I use clean HTML because it makes websites that work. I’m vegetarian because I like animals. My favorite alcoholic drinks consist of just two ingredients in equal parts, because they’re easy to remember. These definitions of accessibility are fantastic, but I think it’s time we broaden our collective understanding to include a few other real-world practices that we, the web community, are already engaged in.
I think web accessibility can be more simply described as the practice of making content available to people and machines. Maybe there’s a few words that could be added or removed, but that’s where my general sentiments currently sit. Or, maybe we even need a new term to describe this, like “Content Availability” or something similarly fancy.
Print style sheets are useful and sometimes even necessary. Some readers might want to store your information locally as a well-formatted PDF to refer to the information later on, when they don’t have an Internet connection. However, print styles are often forgotten in the age of responsive Web design. The good news is that a print style sheet is actually very easy to craft: you can follow a couple of simple CSS techniques to create a good experience for readers and show them that you’ve gone the extra mile to deliver just a slightly better user experience.
When creating interfaces you often come to a point where you need to decide what your priorities are. The most obvious choice is to cater to the needs of the user. Unfortunately when doing online business sometimes this is not easy to achieve due to certain restrictions. It then becomes an economic choice.
To simplify the problem let’s say you’re designing an interface for a contact form. There are a lot of people involved in the problem and they all have their own issues they want resolved.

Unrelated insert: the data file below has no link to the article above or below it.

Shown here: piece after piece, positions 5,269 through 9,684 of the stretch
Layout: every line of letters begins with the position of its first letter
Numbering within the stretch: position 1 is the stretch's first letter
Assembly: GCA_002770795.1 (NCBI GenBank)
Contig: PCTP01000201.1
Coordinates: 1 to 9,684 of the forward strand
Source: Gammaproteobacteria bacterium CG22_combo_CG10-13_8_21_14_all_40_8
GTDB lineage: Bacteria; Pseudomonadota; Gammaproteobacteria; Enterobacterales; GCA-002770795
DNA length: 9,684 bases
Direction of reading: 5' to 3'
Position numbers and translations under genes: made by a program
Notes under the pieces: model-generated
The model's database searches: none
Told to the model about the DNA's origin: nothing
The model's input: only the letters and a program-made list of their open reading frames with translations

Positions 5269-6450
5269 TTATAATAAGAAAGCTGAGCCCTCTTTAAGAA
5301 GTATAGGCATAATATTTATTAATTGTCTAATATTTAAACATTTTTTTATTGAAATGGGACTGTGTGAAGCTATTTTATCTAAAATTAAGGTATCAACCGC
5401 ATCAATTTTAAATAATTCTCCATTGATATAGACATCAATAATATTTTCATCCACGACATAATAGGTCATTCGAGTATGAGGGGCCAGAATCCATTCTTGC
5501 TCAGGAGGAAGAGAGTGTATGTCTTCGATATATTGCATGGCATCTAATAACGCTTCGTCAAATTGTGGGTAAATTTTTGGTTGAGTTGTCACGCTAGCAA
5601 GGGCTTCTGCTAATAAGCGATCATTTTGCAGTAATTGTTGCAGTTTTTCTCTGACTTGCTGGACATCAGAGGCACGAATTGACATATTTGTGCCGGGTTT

In its current version, Google Accessible Search looks at a number of signals by examining the HTML markup found on a web page. It tends to favor pages that degrade gracefully–that is, pages with few visual distractions, and pages that are likely to render well with images turned off. Google Accessible Search is built on Google Co-op’s technology, which improves search results based on specialized interests.
I’m trying to store the session state in the address bar to allow bookmarking. What can be changed in the URL that won’t trigger a page reload? The hash portion. So what I need to do is add my AJAX application’s parameters after a #.
There is an additional benefit to this approach: When you click on page anchors, these points are added to the browser’s history object so that when you press the back button you’re taken back to these points within the same page. That’s important because items are being added to the history without leaving the current page.
There are millions of things one can do wrong with a Web site. There’s invalid markup, blatant spelling errors, horribly distracting animations, senseless navigation, the overuse of objects that require plug-ins like Flash or Java applets, the use of proprietary, client-specific technology, over-design, under-design, and illegibility, to name a few. All of these things bug me as much as any other developer who’s paying attention. But there’s one particular thing that gets under me on a deeper level, probably because so many site producers who actually care about their users succeed at avoiding those pitfalls but often fall into this one, which is just as much a disservice to the user and the Web at large as the others: using the words “click here” in a text link.